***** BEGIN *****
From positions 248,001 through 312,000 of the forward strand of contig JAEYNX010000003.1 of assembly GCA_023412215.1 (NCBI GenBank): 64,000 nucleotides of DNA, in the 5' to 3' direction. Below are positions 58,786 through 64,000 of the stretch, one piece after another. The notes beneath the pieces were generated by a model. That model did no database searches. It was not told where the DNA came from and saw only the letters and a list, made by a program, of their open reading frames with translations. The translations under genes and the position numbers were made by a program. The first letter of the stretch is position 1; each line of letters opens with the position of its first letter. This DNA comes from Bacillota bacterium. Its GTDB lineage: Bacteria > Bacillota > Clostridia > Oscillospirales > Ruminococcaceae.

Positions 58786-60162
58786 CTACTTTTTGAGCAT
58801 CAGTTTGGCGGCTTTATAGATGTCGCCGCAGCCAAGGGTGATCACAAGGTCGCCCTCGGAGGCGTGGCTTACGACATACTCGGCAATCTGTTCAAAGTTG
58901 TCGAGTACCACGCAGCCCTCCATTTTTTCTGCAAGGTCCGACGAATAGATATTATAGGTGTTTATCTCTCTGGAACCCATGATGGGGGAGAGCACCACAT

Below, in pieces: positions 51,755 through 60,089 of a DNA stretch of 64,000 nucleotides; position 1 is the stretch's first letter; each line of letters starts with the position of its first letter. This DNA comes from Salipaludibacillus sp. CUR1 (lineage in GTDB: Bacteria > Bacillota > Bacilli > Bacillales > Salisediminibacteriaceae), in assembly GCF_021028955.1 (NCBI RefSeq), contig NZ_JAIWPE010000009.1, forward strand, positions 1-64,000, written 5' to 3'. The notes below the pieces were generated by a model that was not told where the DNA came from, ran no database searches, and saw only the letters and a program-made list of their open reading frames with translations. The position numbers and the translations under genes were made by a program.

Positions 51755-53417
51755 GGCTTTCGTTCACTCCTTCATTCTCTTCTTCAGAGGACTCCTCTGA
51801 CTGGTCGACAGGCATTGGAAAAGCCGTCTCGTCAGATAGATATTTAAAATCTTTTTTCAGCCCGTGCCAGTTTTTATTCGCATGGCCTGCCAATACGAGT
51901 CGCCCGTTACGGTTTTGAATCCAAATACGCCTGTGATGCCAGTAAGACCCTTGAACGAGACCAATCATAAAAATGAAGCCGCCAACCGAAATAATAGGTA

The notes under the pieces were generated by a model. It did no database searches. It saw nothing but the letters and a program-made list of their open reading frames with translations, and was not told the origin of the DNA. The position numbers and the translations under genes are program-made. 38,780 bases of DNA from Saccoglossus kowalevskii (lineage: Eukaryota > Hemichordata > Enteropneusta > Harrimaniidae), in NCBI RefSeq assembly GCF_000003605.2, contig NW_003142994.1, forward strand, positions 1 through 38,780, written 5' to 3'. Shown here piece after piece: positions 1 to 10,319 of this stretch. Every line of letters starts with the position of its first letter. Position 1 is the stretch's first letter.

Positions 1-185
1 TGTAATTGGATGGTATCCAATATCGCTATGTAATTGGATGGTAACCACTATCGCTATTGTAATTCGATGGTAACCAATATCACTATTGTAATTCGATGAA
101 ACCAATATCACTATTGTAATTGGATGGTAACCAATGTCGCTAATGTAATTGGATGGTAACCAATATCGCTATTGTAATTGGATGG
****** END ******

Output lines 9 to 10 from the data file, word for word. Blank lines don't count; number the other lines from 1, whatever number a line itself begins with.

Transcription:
51801 CTGGTCGACAGGCATTGGAAAAGCCGTCTCGTCAGATAGATATTTAAAATCTTTTTTCAGCCCGTGCCAGTTTTTATTCGCATGGCCTGCCAATACGAGT
51901 CGCCCGTTACGGTTTTGAATCCAAATACGCCTGTGATGCCAGTAAGACCCTTGAACGAGACCAATCATAAAAATGAAGCCGCCAACCGAAATAATAGGTA